The Economy

Oil Prices Fuel Stagnant U.S. Manufacturing Output

Output falls short of expected 0.2% increase due to lower energy prices and stronger dollar.
Katie Kuehner-HebertMay 15, 2015
Oil Prices Fuel Stagnant U.S. Manufacturing Output

Manufacturing output was unexpectedly flat in April due to lower oil and gas prices and the stronger dollar, the Federal Reserve announced Friday.

The median forecast in a Bloomberg survey of 21 economists called for a 0.2% increase.

“The manufacturing picture is really pretty flat,” 4Cast senior economist David Sloan told Bloomberg. As oil prices rebound and the negative effects of a West Coast port shutdown fade, manufacturing “will go from flat to modest growth, but I wouldn’t count on strong growth,” he said.

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The stalled output followed a revised gain of 0.3% in March, according to the Fed. In April, the index for mining fell 0.8%, its fourth consecutive monthly decrease, while the output of utilities fell 1.3%.

“A sharp fall in oil and gas well drilling has more than accounted for the overall decline in mining this year,” the Fed explained.

Industrial production, meanwhile, dropped 0.3% in April for its fifth consecutive monthly loss, the Fed said. Bloomberg’s survey of economists on average projected that number to remain unchanged, with estimates ranging from a drop of 0.7% to a 0.8% gain. Output in March was revised from a previously reported 0.6% drop.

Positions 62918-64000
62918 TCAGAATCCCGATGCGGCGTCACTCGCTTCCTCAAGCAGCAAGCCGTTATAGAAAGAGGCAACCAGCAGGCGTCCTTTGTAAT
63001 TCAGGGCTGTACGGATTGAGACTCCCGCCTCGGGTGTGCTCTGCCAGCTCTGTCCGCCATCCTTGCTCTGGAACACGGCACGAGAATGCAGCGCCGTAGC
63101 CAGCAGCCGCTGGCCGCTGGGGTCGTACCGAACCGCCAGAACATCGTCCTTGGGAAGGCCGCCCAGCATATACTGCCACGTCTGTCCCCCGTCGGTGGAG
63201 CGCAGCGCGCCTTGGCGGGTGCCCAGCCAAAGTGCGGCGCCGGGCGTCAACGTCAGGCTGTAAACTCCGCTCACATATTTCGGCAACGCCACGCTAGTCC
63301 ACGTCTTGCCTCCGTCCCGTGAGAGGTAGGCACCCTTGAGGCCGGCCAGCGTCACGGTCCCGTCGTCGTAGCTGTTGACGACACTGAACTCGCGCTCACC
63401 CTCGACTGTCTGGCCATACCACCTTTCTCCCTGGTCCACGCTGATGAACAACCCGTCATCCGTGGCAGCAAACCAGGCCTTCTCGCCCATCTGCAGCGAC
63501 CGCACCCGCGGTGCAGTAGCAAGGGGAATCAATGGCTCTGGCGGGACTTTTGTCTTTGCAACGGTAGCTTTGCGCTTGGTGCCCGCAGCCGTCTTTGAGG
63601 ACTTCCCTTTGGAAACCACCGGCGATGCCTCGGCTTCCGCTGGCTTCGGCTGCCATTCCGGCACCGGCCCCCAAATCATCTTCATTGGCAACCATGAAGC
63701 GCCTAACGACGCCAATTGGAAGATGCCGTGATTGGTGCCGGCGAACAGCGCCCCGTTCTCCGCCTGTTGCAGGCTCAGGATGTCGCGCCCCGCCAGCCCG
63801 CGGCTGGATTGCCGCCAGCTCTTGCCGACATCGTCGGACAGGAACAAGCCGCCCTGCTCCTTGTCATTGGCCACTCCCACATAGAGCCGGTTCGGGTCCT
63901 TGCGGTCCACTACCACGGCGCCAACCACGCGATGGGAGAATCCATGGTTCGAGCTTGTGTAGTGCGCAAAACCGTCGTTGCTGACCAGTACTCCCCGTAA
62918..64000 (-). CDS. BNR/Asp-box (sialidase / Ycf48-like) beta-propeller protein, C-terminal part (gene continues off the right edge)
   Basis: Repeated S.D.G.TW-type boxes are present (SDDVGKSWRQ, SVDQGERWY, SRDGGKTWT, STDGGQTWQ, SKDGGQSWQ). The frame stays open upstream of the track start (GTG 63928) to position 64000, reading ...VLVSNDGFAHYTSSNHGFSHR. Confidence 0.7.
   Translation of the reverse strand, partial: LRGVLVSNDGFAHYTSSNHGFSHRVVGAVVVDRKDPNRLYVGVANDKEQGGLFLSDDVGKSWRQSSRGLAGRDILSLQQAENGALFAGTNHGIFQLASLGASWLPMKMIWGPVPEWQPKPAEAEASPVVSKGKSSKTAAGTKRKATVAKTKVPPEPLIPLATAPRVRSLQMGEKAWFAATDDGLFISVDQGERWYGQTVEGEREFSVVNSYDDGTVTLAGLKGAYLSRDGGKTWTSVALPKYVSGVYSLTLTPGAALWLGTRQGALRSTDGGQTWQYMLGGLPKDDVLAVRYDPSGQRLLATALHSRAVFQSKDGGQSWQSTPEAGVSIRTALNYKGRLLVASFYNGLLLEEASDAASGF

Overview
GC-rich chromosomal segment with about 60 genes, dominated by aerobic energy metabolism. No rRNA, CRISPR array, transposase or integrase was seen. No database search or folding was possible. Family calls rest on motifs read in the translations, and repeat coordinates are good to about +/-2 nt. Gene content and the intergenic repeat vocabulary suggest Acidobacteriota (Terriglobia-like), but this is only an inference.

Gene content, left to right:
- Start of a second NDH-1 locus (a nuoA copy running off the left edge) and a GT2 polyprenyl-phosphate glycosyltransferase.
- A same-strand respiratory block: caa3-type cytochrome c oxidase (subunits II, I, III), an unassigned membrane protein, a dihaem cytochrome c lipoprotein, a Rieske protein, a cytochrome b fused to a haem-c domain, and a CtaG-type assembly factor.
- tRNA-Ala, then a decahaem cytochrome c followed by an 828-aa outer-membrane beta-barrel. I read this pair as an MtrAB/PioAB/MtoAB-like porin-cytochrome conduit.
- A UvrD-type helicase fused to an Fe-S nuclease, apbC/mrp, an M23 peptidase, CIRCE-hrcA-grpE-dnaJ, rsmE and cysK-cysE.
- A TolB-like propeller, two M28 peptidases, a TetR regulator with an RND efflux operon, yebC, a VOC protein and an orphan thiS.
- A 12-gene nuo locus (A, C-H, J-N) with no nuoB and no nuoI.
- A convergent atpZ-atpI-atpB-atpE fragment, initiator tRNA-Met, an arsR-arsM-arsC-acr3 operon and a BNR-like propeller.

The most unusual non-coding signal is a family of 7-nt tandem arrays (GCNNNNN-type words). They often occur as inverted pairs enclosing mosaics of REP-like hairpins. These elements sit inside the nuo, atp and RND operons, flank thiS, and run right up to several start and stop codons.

At 105.2% of its 2007 average, total industrial production in April was 1.9% above its year-earlier level, according to the Fed. Capacity utilization for the industrial sector decreased 0.4 percentage points in April to 78.2%, a rate that is 1.9 percentage points below its long-run average.

In another survey, the University of Michigan’s preliminary index of consumer sentiment dropped to 88.6 this month, the lowest since October, from 95.9 in April. The 7.3 percentage point decrease was the largest since December 2012.

“Confidence fell in early May as consumers became increasingly convinced that there would be no quick and robust rebound following the dismal first quarter — even if the under performance was exaggerated by inadequate seasonal adjustments,” said Richard Curtin, chief economist of UM’s Survey of Consumers.